By Gordon Adams | August 4, 2008
When we think about controlling the budget, we think about things like Medicare, Social Security, and urgent domestic needs such as education and alternate minimum taxes. But the most urgent fiscal and planning challenge the next president will face is the defense budget. The bottom line: Either presumptive Democratic presidential nominee Barack Obama or presumptive Republican nominee John McCain must gain control of defense strategy, planning, and spending the moment the inauguration ends on January 20, or it will be almost impossible to deal with new options for any other spending program.
Already, the White House has informed every federal agency that it doesn’t intend to submit a budget for the next fiscal year–standard operating procedure for an outgoing administration–meaning the next president will need to prepare the first real budget for fiscal year 2010 in a hurry since it’s due the first week of February.
There’s no point in canceling military programs just for budget savings. The real question is whether programs that are increasingly out of control financially are critical to future military missions.”
Making matters much harder, the Office of Management and Budget exempted three agencies from this guidance–the Defense Department, the international affairs agencies (mainly the State Department and U.S. Agency for International Development), and the Department of Homeland Security. So the defense secretary and Chairman of the Joint Chiefs are preparing a little surprise for the new president: While the White House won’t transmit a formal budget, the Pentagon is currently undertaking a full budget plan. How the results will get to Congress isn’t clear, but they will most certainly be made public, daring the new president to change the plan.
Although the future defense budgets anticipated in the 2008 budget proposal to Congress project a marginal decline in defense spending, the new Pentagon plan will seek to significantly increase future defense budgets–as they have since 9/11. Thanks in large part to emergency supplemental funding related in part to combat operations in Iraq and Afghanistan, the last nine defense budgets have grown from $381 billion to more than $680 billion.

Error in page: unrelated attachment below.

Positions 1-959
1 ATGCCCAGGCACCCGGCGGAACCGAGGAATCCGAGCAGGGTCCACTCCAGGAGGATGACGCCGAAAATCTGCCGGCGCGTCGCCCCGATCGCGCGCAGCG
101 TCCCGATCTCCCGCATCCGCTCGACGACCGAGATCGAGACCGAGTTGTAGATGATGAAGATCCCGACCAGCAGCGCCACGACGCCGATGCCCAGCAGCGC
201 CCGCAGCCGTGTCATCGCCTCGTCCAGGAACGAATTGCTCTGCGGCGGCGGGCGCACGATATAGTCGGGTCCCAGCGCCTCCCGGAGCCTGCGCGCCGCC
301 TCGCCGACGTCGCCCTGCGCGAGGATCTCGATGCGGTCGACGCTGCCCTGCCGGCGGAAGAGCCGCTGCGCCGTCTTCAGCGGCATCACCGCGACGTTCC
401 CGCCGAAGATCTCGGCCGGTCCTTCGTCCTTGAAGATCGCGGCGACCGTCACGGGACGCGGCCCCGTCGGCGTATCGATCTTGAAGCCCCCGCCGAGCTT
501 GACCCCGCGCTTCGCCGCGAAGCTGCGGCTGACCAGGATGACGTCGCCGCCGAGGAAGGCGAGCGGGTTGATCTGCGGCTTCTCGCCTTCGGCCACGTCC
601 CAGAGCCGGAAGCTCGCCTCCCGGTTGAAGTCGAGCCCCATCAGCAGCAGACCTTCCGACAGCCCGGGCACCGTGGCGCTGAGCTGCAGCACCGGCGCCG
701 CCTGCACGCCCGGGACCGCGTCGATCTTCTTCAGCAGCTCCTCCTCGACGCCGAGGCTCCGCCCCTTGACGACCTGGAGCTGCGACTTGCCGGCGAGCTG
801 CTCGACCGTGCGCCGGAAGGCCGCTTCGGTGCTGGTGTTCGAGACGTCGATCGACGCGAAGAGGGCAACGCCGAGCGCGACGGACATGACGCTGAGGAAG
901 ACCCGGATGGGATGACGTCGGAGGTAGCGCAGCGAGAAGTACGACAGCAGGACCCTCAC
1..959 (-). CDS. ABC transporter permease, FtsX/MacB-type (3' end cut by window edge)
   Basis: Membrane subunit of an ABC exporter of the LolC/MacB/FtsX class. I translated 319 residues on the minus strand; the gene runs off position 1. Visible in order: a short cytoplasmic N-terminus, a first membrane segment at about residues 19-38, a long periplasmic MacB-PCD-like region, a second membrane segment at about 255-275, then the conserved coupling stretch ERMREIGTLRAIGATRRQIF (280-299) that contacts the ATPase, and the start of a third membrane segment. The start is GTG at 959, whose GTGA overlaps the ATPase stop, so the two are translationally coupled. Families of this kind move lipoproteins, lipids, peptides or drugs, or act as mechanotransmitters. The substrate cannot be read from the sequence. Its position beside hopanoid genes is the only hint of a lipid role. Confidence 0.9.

As I’ve pointed out in previous columns–see “The True Cost of U.S. Defense Spending” and “A Look at the 2008 Defense Budget”–while supplemental budgets are supposed to cover the incremental costs for the Iraq War and conflict in Afghanistan, the distinction between these budgets and the basic Pentagon budget has been lost as more and more regular Pentagon procurement and force-structure funding is showing up in the supplementals. The availability of this additional money has made it unnecessary for Defense to think about the long-term, make choices, set priorities, or link budgets to strategy, destroying any semblance of discipline in the planning and budgeting process.
If combat operations end, especially in Iraq, the risk from Defense’s view is that those extra resources could disappear. So Defense believes now is the time to try to build these funds into its base budget, regardless of what happens in Iraq. So it is working on adding funds to its basic budget, creating a whole new “defense baseline” for the future. Rumors suggest that this new, elevated baseline could be at least $60 billion above what the Pentagon projected when it submitted this year’s budget.
Even if not formally transmitted to Congress by President George W. Bush, the new, elevated baseline will be out there, allowing defense planners and military chiefs to argue that anything less will sacrifice national security–the aforementioned dare. Their hope is that any new president, but particularly Obama, will be faced with a political risk if he changes the plan.
No matter the backlash, the next administration must steel itself to ignore this political maneuver and go back to basics in setting out the defense portion of its national security strategy.